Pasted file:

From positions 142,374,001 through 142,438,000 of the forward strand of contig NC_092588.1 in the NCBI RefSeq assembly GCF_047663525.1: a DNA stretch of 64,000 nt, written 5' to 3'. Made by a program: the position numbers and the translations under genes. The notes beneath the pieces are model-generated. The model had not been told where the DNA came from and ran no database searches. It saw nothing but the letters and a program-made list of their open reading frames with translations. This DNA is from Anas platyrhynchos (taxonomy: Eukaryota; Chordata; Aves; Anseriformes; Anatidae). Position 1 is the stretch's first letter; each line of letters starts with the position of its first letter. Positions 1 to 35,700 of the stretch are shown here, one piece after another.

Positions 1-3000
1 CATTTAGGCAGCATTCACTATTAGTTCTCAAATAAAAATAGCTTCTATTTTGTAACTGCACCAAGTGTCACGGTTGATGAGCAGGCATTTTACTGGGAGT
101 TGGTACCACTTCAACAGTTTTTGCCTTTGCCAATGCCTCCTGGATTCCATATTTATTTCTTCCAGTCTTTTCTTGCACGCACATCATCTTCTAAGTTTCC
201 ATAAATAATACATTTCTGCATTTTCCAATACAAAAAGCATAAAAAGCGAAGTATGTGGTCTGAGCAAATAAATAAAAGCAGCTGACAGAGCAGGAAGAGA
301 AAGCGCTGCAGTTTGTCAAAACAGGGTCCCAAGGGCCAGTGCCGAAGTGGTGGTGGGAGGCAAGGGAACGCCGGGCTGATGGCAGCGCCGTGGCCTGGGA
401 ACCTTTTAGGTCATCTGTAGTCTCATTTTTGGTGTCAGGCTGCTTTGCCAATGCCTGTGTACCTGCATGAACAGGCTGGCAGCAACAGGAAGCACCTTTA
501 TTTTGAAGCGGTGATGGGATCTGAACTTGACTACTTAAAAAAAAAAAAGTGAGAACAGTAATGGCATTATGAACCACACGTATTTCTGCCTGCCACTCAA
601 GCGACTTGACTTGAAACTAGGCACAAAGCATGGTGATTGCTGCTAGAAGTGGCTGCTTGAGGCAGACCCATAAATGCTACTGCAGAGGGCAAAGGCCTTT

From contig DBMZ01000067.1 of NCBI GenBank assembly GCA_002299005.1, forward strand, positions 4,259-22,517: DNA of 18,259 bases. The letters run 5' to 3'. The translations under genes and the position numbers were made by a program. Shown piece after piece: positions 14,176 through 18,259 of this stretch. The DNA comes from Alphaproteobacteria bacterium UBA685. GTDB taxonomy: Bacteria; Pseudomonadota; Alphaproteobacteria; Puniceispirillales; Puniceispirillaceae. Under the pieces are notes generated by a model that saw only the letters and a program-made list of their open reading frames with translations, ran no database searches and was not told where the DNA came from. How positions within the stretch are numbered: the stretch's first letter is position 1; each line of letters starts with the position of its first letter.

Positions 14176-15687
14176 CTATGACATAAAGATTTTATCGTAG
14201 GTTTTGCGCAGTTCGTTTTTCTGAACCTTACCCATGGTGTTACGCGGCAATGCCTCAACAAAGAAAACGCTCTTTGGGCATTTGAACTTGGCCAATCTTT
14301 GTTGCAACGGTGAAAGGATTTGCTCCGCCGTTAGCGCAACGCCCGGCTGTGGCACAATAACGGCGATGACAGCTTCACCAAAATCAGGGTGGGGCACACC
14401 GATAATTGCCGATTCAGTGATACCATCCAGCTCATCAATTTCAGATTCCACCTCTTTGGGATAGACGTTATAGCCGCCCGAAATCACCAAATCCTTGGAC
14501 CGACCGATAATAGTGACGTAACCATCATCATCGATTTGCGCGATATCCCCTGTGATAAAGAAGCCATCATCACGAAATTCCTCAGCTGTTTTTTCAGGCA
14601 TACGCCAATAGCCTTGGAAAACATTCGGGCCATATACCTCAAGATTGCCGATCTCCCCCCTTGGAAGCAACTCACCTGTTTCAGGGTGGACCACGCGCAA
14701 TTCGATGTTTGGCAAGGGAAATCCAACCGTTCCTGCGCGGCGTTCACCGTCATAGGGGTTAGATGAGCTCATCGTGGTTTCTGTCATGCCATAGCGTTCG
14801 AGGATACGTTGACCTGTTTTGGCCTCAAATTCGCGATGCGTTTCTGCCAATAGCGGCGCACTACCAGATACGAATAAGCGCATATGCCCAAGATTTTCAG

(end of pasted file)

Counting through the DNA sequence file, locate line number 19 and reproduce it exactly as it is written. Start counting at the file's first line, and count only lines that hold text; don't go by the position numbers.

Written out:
14801 AGGATACGTTGACCTGTTTTGGCCTCAAATTCGCGATGCGTTTCTGCCAATAGCGGCGCACTACCAGATACGAATAAGCGCATATGCCCAAGATTTTCAG